Base building in Kenshi is in many ways an economy sim in which you figure out how to assign your characters to different jobs, optimize workflows, manage your resources, and invest your profits into new technologies and expanding your operations. It’s a lot of fun on a computer that takes care of all the math, and you spend hours upon hours on it by yourself. It’s not something that translates to playing a roleplaying game as a group. All the stronghold building rules for RPGs I’ve come across so far fail because of this. But the aspects of defending your stronghold against raiders and having to go out into the dangerous wilderness to gain resources you need to maintain and expand your base are also endlessly exciting, and those activities are the daily bread and butter of D&D adventurers.

I am really intrigued by the idea of giving the players the tools to take over any abandoned or cleared out ruin, fixing it up and fortifying it, and using it as their main base of operations while they are exploring the surrounding wilderness. And after some pondering on the subject, I believe the best way to approach this is not to start with any mechanics for upgrading a base or price lists for various expansions, but first figuring out what kinds of functions the stronghold should play in a game that is still fundamentally about going into dungeons to find treasure. This really is just throwing around some ideas and sorting out my own thoughts on this.

What a Stronghold should be for

Safe Resting Place: This really is the primary function of a stronghold in the wilderness for adventurers. A stronghold provides a place where the party can rest and recover from their ordeals without having to make wandering monster checks. I plan to run the campaign without clerics, so healing either takes a good amount of time to recover naturally, or use up healing potions that are valuable and can not be infinitely replaced. This should make a place where the PCs don’t have to worry about monster attacks.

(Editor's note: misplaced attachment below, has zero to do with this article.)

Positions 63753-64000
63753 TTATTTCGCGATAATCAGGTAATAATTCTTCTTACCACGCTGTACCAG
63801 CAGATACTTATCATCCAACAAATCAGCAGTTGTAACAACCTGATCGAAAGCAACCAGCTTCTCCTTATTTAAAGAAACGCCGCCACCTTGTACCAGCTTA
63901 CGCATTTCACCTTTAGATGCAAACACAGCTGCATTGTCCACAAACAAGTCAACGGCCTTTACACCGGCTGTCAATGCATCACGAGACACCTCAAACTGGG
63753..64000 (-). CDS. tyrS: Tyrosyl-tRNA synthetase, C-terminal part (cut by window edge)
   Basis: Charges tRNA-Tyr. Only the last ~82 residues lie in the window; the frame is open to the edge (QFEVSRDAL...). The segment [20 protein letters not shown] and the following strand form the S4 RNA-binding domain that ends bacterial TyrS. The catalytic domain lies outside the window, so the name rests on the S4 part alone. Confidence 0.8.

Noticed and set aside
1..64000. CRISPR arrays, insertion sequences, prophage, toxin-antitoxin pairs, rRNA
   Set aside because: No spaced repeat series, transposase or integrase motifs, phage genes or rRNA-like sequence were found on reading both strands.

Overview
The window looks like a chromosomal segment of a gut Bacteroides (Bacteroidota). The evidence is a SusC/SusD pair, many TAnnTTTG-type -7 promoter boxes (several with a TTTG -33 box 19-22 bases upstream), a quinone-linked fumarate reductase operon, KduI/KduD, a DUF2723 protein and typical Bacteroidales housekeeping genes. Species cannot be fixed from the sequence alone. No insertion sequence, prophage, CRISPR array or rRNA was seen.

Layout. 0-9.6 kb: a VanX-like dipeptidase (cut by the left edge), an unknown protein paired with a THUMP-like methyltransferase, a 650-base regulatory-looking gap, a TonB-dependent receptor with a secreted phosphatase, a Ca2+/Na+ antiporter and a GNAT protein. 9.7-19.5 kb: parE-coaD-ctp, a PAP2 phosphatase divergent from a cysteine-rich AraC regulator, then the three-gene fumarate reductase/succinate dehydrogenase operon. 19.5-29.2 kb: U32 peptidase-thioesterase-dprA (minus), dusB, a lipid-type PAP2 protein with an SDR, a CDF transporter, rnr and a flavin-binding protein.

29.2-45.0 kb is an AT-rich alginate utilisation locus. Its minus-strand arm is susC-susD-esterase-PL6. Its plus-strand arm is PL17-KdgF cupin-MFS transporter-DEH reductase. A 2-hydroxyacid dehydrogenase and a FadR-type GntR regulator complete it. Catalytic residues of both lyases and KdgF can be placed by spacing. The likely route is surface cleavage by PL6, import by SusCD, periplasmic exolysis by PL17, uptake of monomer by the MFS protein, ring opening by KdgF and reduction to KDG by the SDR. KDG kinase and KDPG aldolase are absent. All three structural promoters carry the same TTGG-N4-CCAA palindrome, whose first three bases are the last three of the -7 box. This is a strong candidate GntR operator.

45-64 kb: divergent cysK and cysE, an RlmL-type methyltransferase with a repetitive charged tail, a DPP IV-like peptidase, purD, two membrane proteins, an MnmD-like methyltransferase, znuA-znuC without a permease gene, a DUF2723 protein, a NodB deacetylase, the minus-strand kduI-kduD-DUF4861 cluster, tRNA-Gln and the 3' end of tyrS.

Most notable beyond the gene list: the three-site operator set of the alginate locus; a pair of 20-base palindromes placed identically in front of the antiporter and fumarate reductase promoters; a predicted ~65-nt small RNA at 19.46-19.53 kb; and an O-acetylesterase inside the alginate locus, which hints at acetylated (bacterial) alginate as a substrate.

Treasure Vault: If the players have their stronghold guarded by mercenaries while they are out of adventures, I would consider storing their new treasures in their vault as having “returned with treasure from the wilderness”. Since they are also no longer under constant threat of being attacked, that means they have completed their adventure and can get the XP that their loot is worth.

Supply Depot: In addition to storing treasure at the stronghold, the players can also store supplies of food, water, ammunition, lamp oil, and tools. The stronghold might even have its own well or cistern to provide an endless supply of water. Using their base as a supply depot means that the players don’t have to carry as much supplies to get to the dungeon and back, and if they should be running low while in the dungeon, a resupply trip to their stronghold would be considerably shorter than returning all the way to the nearest town. Of course, they first need to get the supplies from the town to the stronghold, which can be a small side adventure in itself.

Necessity of Hirelings: I love hirelings as a game element, and really want to see wilderness adventures turning into large expeditions of a dozen people or more. Having just four or five PCs as the whole party is nice for a lot of campaigns, but I think wilderness exploration campaigns should be at a much larger scale. Wilderness exploration is more than having one outdoor combat encounter between the town and the dungeon entrance. That’s the kind of game the Expert rules are for. Having a stronghold full of supplies and treasures means the players need someone to guard all of it while they are away. And they probably don’t want to leave some mercenaries they picked up in a tavern alone with all their money for days on end on a regular basis, so they should also have some trusted retainers to leave in charge while they are gone. With a more permanent base, you also probably will want to have additional servant staff to cook and make repairs, tend to the animals, and you can see how this can escalate very quickly.